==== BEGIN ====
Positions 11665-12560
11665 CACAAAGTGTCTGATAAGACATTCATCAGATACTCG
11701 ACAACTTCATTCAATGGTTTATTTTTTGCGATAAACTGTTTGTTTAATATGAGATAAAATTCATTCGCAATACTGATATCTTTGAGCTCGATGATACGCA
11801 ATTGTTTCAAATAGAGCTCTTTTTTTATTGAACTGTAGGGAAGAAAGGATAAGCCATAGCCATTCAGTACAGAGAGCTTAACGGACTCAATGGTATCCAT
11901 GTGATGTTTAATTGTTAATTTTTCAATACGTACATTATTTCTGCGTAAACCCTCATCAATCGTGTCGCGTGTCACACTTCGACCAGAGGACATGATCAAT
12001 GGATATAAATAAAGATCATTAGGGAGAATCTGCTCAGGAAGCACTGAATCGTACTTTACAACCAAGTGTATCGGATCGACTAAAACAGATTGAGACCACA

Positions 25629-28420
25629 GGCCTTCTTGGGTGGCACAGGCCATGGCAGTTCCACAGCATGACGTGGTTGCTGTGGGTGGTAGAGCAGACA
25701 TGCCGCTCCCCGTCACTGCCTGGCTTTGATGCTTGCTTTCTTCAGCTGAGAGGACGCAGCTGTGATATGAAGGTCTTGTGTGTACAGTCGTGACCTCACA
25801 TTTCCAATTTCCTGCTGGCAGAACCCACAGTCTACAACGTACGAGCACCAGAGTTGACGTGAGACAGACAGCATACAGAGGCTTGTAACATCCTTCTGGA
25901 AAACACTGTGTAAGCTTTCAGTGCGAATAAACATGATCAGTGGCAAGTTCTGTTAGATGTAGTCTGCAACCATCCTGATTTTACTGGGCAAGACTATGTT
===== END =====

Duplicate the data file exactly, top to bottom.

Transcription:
Positions 11665-12560
11665 CACAAAGTGTCTGATAAGACATTCATCAGATACTCG
11701 ACAACTTCATTCAATGGTTTATTTTTTGCGATAAACTGTTTGTTTAATATGAGATAAAATTCATTCGCAATACTGATATCTTTGAGCTCGATGATACGCA
11801 ATTGTTTCAAATAGAGCTCTTTTTTTATTGAACTGTAGGGAAGAAAGGATAAGCCATAGCCATTCAGTACAGAGAGCTTAACGGACTCAATGGTATCCAT
11901 GTGATGTTTAATTGTTAATTTTTCAATACGTACATTATTTCTGCGTAAACCCTCATCAATCGTGTCGCGTGTCACACTTCGACCAGAGGACATGATCAAT
12001 GGATATAAATAAAGATCATTAGGGAGAATCTGCTCAGGAAGCACTGAATCGTACTTTACAACCAAGTGTATCGGATCGACTAAAACAGATTGAGACCACA

Positions 25629-28420
25629 GGCCTTCTTGGGTGGCACAGGCCATGGCAGTTCCACAGCATGACGTGGTTGCTGTGGGTGGTAGAGCAGACA
25701 TGCCGCTCCCCGTCACTGCCTGGCTTTGATGCTTGCTTTCTTCAGCTGAGAGGACGCAGCTGTGATATGAAGGTCTTGTGTGTACAGTCGTGACCTCACA
25801 TTTCCAATTTCCTGCTGGCAGAACCCACAGTCTACAACGTACGAGCACCAGAGTTGACGTGAGACAGACAGCATACAGAGGCTTGTAACATCCTTCTGGA
25901 AAACACTGTGTAAGCTTTCAGTGCGAATAAACATGATCAGTGGCAAGTTCTGTTAGATGTAGTCTGCAACCATCCTGATTTTACTGGGCAAGACTATGTT